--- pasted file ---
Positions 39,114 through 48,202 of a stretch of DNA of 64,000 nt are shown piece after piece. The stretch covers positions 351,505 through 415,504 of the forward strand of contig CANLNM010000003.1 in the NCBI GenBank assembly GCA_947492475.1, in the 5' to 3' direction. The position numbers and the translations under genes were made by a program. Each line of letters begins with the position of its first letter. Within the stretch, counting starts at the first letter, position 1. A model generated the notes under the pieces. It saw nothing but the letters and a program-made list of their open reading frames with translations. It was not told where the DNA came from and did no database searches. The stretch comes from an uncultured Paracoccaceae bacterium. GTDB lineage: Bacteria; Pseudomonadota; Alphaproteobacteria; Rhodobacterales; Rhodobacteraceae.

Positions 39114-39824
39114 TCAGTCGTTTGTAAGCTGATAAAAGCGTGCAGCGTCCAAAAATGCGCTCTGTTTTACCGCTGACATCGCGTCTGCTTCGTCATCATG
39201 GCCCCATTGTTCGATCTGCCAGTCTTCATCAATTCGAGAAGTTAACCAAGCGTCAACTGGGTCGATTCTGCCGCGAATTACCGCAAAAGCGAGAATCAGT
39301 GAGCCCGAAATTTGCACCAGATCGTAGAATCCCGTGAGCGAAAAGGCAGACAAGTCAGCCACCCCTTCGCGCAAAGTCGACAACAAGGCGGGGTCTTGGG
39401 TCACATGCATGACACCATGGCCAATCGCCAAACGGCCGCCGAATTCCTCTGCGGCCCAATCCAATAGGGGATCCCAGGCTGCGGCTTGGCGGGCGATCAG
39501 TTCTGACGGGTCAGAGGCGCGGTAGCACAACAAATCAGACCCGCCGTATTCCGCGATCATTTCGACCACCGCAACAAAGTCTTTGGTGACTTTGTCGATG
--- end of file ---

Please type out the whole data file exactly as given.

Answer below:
Positions 39,114 through 48,202 of a stretch of DNA of 64,000 nt are shown piece after piece. The stretch covers positions 351,505 through 415,504 of the forward strand of contig CANLNM010000003.1 in the NCBI GenBank assembly GCA_947492475.1, in the 5' to 3' direction. The position numbers and the translations under genes were made by a program. Each line of letters begins with the position of its first letter. Within the stretch, counting starts at the first letter, position 1. A model generated the notes under the pieces. It saw nothing but the letters and a program-made list of their open reading frames with translations. It was not told where the DNA came from and did no database searches. The stretch comes from an uncultured Paracoccaceae bacterium. GTDB lineage: Bacteria; Pseudomonadota; Alphaproteobacteria; Rhodobacterales; Rhodobacteraceae.

Positions 39114-39824
39114 TCAGTCGTTTGTAAGCTGATAAAAGCGTGCAGCGTCCAAAAATGCGCTCTGTTTTACCGCTGACATCGCGTCTGCTTCGTCATCATG
39201 GCCCCATTGTTCGATCTGCCAGTCTTCATCAATTCGAGAAGTTAACCAAGCGTCAACTGGGTCGATTCTGCCGCGAATTACCGCAAAAGCGAGAATCAGT
39301 GAGCCCGAAATTTGCACCAGATCGTAGAATCCCGTGAGCGAAAAGGCAGACAAGTCAGCCACCCCTTCGCGCAAAGTCGACAACAAGGCGGGGTCTTGGG
39401 TCACATGCATGACACCATGGCCAATCGCCAAACGGCCGCCGAATTCCTCTGCGGCCCAATCCAATAGGGGATCCCAGGCTGCGGCTTGGCGGGCGATCAG
39501 TTCTGACGGGTCAGAGGCGCGGTAGCACAACAAATCAGACCCGCCGTATTCCGCGATCATTTCGACCACCGCAACAAAGTCTTTGGTGACTTTGTCGATG